With Hobby Lobby Decision, SCOTUS Heads Back to the Gilded Age

The good times keep rolling for corporations at the Supreme Court. Four years ago, Citizens United gave corporations the right to spend as much money as they’d like on elections (money = speech, you know), and now Hobby Lobby gave corporations the right to claim their religious beliefs should exempt them from laws they deem objectionable on religious grounds.

But looking beneath the surface of the Hobby Lobby ruling reveals a grander gift to corporate owners . . .

Among the benefits of a decision to incorporate is the ability to put a firewall between the non-business assets of the owners and the assets/liabilities of the corporation. That is, the personal property of the owners of a corporation cannot be touched in any kind of legal proceeding against the corporation. Bankruptcy decisions, judgments against the corporation in lawsuits, and tax liens are all limited to the assets of the corporation, and cannot touch those of the owners.

With Hobby Lobby, however, Alito et al. have now said that the wall between owners and the corporation is no longer a simple and solid shield, but kind of a quantum mechanics thing — sometimes solid, and other times permeable, but in either case helping the corporate owners. (Great primer on the “sometimes-a-wave-and-sometimes-a-particle” conundrum of quantum mechanics here.) Under the logic of Alito’s majority opinion, the owner is both (a) separate enough from the corporation to be able to protect his or her personal assets from liabilities owed by the corporation, and simultaneously (b) close enough to the corporation to win a religious exemption from federal law.  The owner’s money remains protected, even as the owner’s influence and power is increased.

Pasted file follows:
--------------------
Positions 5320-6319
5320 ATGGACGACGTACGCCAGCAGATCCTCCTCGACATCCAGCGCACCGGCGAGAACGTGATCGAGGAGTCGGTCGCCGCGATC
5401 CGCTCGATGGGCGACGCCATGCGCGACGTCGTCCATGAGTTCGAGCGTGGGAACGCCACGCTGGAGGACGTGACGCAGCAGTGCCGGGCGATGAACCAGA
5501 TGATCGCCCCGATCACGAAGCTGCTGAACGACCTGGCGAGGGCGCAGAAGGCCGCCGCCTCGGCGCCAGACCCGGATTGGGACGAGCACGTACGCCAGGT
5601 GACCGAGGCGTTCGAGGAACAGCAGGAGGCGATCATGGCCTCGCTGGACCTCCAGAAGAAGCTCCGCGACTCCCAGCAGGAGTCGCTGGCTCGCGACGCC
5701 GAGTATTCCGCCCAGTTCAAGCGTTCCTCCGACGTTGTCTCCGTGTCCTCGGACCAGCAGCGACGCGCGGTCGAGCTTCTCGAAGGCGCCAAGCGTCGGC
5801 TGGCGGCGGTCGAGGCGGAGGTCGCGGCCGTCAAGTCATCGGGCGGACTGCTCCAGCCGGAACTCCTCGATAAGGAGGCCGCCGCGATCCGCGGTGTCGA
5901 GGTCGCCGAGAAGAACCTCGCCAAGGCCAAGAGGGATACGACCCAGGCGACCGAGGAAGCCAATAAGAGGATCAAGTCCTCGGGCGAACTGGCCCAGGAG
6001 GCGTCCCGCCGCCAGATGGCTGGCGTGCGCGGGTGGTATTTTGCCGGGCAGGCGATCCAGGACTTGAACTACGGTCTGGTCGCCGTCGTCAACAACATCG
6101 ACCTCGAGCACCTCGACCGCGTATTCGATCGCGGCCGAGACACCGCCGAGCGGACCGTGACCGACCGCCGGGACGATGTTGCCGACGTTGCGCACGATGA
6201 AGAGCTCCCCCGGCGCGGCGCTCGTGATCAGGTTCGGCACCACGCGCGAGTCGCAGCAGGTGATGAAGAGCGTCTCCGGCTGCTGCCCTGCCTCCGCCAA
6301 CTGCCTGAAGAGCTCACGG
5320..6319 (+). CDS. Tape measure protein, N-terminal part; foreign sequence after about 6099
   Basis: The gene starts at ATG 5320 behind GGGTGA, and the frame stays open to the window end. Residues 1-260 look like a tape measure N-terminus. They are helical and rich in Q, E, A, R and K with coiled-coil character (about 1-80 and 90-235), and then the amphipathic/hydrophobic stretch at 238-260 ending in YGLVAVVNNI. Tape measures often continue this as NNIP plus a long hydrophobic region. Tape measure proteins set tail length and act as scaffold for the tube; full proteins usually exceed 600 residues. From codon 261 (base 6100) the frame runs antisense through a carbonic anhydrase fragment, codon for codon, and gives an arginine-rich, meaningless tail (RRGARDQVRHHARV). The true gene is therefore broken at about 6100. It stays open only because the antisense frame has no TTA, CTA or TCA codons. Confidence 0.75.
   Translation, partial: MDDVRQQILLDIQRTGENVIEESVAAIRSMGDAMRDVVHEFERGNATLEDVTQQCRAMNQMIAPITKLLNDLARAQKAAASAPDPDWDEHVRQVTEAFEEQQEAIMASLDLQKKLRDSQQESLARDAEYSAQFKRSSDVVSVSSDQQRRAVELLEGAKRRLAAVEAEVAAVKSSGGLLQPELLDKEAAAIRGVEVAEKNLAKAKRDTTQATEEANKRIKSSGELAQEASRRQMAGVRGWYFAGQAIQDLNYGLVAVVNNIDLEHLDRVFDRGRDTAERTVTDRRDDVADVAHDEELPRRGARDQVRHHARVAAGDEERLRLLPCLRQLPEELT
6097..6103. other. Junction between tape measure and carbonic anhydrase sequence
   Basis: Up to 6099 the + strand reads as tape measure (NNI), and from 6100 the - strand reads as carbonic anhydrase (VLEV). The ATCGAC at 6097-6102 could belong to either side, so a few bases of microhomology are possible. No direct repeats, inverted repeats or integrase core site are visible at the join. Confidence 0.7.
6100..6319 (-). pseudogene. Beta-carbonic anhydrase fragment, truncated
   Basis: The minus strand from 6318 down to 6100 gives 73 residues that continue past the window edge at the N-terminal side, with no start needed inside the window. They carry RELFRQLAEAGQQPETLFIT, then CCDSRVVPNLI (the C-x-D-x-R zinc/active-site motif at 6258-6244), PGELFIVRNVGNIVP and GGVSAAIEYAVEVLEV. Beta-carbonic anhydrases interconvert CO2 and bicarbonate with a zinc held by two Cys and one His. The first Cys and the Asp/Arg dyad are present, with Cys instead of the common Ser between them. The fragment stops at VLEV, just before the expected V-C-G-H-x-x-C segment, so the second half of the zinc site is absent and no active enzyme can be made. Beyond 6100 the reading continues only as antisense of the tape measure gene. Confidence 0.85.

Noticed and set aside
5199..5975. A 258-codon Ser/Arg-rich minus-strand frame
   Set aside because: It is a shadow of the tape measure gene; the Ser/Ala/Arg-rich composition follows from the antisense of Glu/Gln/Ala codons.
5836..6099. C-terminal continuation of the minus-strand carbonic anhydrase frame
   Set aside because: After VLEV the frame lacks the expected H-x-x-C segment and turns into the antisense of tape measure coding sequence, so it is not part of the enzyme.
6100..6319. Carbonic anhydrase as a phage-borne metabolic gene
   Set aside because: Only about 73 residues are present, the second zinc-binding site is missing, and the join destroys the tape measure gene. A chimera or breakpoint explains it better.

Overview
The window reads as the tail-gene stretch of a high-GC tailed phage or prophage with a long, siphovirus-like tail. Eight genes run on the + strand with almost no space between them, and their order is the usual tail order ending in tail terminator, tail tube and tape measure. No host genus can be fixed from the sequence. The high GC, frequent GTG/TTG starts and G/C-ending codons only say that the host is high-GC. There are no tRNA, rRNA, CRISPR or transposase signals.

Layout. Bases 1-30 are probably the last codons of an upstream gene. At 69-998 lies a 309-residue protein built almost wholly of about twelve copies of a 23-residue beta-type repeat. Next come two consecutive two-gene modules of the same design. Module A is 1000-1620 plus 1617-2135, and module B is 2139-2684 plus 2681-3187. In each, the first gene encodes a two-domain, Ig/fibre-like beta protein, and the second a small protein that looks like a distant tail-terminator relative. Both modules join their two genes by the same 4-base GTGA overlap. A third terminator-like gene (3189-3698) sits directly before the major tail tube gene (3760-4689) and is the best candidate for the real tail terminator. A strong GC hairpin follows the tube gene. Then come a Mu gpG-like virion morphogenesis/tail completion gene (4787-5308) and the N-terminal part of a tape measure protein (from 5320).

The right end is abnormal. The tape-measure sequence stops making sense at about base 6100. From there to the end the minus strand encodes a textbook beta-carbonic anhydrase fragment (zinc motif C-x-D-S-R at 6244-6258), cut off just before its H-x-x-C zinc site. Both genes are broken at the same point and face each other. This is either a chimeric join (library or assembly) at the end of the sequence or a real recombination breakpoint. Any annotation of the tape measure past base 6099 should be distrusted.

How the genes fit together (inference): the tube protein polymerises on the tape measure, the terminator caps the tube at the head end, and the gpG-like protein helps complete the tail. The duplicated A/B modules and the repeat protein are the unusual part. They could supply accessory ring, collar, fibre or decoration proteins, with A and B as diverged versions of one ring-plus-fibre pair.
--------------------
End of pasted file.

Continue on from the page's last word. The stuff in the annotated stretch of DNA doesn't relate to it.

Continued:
Aren’t double standards wonderful?

Don’t answer yet, because things get even better for the owners.

Among the benefits of a decision to offer your employees health insurance is the ability to deduct the expense of that insurance from your corporate taxes, ostensibly because providing the insurance is seen as a public good. On their end of things, employees do not pay taxes on the insurance the way they do on their regular pay, again because of the general sense that people having insurance is something to be encouraged. Indeed, the Affordable Care Act prizes insurance so much that it set up procedures to encourage more people to have it, and required that the insurance provided meet a set of basic minimum standards.

But thanks to Hobby Lobby, things are different. The for-profit corporation with a religious exemption now doesn’t have to meet those basic minimum standards that have been set as what constitutes good insurance, but still gets the benefit of the tax break for providing this substandard insurance. The phrase “have your cake and eat it too” comes to mind.

I can hear the corporate chants of “Fine for me, but not for thee” going up, with new protections courtesy of this opinion from the Roberts Court. Give them another couple of years, and SCOTUS will make the Gilded Age look pretty damn rosy.

Image by DonkeyHotey and used under Creative Commons Attribution 2.0 license

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